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Understanding Margins of Safe Capture, Chemical Immobilization, and Handling of Free-Ranging White-Tailed Deer

Glenn D. DelGiudice, Barry A. Sampson, David W. Kuehn, Michelle Carstensen Powell and John Fieberg
Wildlife Society Bulletin (1973-2006)
Vol. 33, No. 2 (Summer, 2005), pp. 677-687
Published by: Wiley on behalf of the Wildlife Society
Stable URL: http://www.jstor.org/stable/3785096
Page Count: 11
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Understanding Margins of Safe Capture, Chemical Immobilization, and Handling of Free-Ranging White-Tailed Deer
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Abstract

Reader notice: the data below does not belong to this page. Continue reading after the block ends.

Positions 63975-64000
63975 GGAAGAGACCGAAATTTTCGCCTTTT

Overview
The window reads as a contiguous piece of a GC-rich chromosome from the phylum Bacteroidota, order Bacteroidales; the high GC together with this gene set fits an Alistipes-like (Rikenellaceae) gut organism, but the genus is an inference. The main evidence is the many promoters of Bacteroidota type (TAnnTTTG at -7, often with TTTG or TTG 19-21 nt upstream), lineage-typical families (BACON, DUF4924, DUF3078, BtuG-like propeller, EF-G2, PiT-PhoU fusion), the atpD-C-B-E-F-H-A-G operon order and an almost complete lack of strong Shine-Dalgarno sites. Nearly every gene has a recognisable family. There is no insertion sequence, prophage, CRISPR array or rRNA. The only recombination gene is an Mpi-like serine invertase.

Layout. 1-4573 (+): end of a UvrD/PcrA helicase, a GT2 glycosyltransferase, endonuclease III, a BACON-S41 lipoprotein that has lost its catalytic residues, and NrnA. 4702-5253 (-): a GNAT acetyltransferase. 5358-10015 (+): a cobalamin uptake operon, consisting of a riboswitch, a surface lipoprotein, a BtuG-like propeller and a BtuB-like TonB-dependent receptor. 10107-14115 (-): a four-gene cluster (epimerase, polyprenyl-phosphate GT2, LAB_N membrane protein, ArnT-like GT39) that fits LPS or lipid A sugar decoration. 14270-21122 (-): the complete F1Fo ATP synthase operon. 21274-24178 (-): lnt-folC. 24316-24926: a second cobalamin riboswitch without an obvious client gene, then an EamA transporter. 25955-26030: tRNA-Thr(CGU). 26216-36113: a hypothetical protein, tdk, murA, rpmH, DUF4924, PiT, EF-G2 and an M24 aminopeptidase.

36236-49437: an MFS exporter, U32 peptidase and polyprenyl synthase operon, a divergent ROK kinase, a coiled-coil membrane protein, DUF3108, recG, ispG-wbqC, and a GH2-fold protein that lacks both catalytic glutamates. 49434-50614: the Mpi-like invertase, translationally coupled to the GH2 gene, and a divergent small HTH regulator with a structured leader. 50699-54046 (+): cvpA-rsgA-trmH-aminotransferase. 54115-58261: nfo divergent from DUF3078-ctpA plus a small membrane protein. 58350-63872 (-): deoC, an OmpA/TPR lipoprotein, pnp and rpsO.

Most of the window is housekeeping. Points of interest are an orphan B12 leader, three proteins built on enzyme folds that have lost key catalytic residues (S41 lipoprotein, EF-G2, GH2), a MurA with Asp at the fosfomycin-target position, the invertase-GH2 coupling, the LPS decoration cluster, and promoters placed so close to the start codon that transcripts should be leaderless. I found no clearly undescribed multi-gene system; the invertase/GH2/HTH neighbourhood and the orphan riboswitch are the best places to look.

Improved understanding of the margins of safe capture, chemical immobilization, and handling of free-ranging animals for research and management relies on the documentation and examination of efforts involving various species, study designs, and environmental conditions. During 1991-2002 we had 984 captures and recaptures of white-tailed deer (Odocoileus virginianus), primarily by Clover trap, under a wide range of winter weather conditions and in an area saturated with wolves (Canis lupus). We captured and recaptured 337 radiocollared females (0.5-15.5 years old) 652 times. Total capture-related mortality was 5.4% (35 of 652). The incidence of capture accidents (e.g., trauma-induced paralysis, death) was 2.9%, and mortality that occurred within 14 days of release was 2.5%. Mean time to mortality for this latter group was 6 days (SE = 1.1 days, n = 16); wolf predation within 11 days was the proximate cause of 50% of these mortalities. A priori, we selected immobilization time for analysis by logistic regression to test for a potential effect of capture and handling on mortality while controlling for known risk factors (age, winter severity) but found no significant effects. Additionally, subsequent comparisons of means and standard errors (SEs) showed no differences among numerous aspects of the capture, immobilization, handling, or associated weather conditions. Success in capture and handling of free-ranging deer results in smaller sample sizes of capture-related deaths (i.e., events), which makes it difficult to infer causal relations between environmental variables, handling procedures, and capture-related mortality. The strength of such studies is that they may serve to demonstrate a range of conditions (environmental variables and handling procedures) over which capture-related mortality can be controlled at acceptably low levels.

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